“Sex Ratio Imbalances Stimulate Savings Rates: Evidence from within China and Across Countries” by Shang-Jin Wei
Columbia Business School
International Food Policy Research Institute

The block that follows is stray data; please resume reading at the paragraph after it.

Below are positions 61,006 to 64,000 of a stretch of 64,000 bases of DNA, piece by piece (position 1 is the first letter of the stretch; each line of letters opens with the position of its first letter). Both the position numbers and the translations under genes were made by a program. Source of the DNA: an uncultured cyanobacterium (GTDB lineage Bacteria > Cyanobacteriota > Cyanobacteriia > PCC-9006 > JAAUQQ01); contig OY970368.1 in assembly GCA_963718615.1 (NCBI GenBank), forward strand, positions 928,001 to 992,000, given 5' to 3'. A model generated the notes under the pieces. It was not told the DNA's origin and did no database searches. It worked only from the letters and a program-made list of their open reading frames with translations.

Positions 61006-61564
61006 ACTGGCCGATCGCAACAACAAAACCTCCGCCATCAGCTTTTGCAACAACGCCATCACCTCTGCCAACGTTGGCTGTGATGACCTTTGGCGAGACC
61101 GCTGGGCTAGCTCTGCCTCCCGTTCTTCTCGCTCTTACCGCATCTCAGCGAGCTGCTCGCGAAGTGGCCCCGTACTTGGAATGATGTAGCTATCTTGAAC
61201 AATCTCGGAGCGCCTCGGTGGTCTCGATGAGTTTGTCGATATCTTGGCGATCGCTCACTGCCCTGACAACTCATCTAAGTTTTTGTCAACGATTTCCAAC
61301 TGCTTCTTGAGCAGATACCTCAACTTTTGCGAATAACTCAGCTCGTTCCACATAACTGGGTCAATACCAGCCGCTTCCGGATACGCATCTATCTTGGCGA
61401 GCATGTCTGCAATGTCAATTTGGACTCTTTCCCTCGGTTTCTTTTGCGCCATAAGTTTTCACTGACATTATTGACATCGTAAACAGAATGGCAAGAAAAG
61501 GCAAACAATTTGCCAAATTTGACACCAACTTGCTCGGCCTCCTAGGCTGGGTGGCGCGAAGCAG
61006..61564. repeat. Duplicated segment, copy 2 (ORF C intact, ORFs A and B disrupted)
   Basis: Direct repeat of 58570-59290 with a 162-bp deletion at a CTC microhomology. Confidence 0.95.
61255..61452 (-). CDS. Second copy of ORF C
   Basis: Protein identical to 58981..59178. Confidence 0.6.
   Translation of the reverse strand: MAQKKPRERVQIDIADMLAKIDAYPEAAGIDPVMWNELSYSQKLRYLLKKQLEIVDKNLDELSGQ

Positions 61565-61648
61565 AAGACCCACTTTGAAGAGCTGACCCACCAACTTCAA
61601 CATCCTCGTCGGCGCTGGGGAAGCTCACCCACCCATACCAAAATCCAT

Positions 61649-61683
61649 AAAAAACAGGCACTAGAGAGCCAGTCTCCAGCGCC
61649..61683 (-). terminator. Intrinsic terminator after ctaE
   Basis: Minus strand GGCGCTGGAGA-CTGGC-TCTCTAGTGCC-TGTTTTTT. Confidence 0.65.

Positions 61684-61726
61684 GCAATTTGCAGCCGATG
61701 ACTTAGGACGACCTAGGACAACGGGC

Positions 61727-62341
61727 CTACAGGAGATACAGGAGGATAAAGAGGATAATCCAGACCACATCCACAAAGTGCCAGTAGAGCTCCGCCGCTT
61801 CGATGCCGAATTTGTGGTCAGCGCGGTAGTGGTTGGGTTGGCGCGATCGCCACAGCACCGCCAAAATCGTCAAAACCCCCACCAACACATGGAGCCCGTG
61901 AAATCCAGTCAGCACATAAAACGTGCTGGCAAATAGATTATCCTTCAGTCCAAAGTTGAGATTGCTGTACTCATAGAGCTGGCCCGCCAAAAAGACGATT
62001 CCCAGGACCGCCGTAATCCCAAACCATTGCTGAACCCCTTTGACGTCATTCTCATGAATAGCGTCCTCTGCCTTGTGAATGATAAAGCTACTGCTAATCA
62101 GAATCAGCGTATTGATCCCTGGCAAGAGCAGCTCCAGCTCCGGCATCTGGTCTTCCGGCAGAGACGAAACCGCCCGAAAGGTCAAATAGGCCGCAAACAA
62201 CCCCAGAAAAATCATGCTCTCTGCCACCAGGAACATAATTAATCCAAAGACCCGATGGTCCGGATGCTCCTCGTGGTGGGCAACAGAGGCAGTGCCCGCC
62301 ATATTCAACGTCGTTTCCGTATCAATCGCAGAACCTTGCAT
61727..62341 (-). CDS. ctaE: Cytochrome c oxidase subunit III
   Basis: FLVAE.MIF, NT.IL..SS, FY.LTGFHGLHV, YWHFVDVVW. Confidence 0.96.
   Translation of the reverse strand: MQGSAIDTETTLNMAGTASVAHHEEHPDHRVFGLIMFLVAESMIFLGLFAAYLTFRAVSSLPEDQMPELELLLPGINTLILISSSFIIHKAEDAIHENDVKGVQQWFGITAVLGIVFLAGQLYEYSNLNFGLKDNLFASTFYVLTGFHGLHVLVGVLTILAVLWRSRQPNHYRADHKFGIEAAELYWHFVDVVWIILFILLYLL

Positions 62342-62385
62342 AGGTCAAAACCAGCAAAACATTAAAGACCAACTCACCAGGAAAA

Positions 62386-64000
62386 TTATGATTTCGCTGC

Chinese households save about 25% of their income, contributing to one of the world's highest current account surpluses. The life cycle theory and precautionary savings motive provide only an incomplete explanation. The paper proposes a new hypothesis: China's high and rising sex ratio imbalance — too many boys relative to girls at birth — due to a combination of a strict family planning policy, parental preference for sons, and inexpensive abortion technologies, may have induced the Chinese to postpone consumption in favor of wealth accumulation. To avoid condemning their sons to life-long bachelorship, families with a boy raise their saving rates. Other families do not reduce their savings rates due to a spillover channel. In panel fixed effects regressions across provinces, local saving rates are found to be strongly positively associated with local sex ratio imbalances, after accounting for demographics and social safety nets, and after using an instrumental variable approach. This effect is stronger in rural areas than in urban areas. Household level data also supports our hypothesis: those with a son tend to save more in regions with a more skewed sex ratio, holding constant various household features. Households with daughters do not reduce their savings in these regions. The increase in sex ratios accounts for about half of the increase in household savings nationally.